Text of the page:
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July 29, 2014, 4:51 pm

Birney's 'honor culture' makes principal proud

Dr. Bernard X. James Sr. is as proud of his full name as he is the David Birney School in Logan. As the 2011-2012 academic year is coming to a close he is amazed how the teachers, administrators and other staff have joined together to improve the school environment. Yet they all came on board less than a year ago as the Birney School, with its lower and middle school grades, is a “turnaround” school.

James is particularly proud of the fact that there is a new “honor culture” at Birney. He is quick to note that often in lower income and working class inner-city communities those in the neighborhood may not celebrate the student scholars who consistently are on the honor roll. This is not the case at Birney, he said.

“We believe that all of our children can learn to read and read well,” said James. “Education is not just for a few. That means that we teach the students history, math, science and all the things to make them part of that honor culture.”

Aesthetics is an integral part of a strong curriculum, according to James. He said that while many of public schools across the nation are seeing cuts to their art, music and physical education budgets, which is not the case at Birney. In fact the students are all exposed to the performing arts, the visual arts, and even newer genres like spoken word.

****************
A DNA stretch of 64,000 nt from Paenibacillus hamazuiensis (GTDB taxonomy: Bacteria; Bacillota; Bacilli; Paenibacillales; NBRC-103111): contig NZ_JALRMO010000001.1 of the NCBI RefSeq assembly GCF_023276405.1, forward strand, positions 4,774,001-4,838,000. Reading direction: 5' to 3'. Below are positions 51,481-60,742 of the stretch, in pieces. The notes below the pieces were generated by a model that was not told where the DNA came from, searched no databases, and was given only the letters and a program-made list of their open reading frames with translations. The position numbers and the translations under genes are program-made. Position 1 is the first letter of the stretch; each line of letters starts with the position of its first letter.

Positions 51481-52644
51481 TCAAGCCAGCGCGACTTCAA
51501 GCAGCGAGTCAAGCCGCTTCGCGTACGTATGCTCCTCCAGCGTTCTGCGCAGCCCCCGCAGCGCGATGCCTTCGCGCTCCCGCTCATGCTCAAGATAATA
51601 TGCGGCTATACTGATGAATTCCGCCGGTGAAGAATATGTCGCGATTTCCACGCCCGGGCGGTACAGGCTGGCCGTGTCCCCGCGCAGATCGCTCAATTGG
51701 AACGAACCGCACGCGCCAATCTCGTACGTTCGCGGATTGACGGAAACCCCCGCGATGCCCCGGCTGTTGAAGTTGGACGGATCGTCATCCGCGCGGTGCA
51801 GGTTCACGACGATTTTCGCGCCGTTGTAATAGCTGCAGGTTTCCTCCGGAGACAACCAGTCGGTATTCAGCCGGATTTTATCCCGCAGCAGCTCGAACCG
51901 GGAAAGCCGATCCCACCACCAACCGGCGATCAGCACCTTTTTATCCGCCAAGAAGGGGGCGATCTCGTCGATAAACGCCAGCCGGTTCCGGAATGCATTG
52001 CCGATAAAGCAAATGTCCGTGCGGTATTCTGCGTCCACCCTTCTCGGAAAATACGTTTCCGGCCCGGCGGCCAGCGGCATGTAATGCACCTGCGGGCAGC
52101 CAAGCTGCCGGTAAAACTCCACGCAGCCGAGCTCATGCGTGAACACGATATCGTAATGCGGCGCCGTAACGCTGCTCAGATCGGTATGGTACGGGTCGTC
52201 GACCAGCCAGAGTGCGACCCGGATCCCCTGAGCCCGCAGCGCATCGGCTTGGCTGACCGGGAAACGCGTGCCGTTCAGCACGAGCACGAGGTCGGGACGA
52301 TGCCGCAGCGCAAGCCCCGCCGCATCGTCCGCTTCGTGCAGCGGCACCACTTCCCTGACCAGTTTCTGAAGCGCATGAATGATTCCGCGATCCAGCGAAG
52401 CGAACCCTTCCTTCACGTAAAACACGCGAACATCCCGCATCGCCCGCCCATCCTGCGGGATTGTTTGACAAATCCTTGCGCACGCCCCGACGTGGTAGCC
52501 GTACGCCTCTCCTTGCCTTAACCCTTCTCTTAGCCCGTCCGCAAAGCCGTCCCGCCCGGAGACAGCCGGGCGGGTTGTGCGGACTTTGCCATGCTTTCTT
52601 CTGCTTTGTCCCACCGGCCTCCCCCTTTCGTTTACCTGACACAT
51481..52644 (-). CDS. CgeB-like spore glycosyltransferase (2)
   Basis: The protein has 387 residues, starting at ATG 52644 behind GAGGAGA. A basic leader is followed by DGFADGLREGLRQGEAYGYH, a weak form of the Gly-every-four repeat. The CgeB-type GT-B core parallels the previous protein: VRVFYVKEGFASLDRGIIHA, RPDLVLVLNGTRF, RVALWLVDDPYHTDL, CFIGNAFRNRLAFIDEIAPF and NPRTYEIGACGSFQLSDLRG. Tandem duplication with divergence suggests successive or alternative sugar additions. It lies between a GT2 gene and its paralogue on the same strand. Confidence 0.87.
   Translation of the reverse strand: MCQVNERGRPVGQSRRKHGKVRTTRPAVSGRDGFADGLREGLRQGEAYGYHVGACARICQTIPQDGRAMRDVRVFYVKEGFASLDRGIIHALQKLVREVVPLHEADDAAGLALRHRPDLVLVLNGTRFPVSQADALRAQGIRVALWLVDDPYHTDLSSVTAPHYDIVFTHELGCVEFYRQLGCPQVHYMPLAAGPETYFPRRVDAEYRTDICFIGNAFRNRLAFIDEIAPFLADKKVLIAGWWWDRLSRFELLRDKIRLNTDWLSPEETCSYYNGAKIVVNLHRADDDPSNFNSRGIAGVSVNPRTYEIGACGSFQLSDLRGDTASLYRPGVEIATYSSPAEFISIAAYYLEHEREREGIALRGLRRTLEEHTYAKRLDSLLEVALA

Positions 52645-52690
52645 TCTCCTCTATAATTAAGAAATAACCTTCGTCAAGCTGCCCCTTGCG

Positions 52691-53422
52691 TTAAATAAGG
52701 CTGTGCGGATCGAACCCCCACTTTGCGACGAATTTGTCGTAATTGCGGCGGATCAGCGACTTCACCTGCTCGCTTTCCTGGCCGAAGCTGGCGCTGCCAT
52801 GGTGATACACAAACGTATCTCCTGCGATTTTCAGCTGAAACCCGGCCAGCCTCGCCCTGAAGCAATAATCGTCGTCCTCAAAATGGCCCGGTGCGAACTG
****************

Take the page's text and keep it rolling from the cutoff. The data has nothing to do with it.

“The arts teach the students about dignity of self,” James said, adding that John Graves teaches drama, dance, and music to the entire student body. “When you learn about your history together with literature and the arts and sciences you create an environment where education (can flourish). Our children then enter a world with a sense of that dignity and increased awareness.”

Another aspect of this “honors culture” is encouraging the students to set higher education as their goal. James is quick to point out that among the alma maters of the teachers are schools like Howard University, the University of Virginia, Temple University, Ohio State, and Morehouse College.

“The kids understand they are part of this culture. So as our staff works with the parents and the students together we can make that difference and it shows,” James said. “There’s a lot of treasure in these young earthen vessels. We just are working hard to bring all that treasure out.”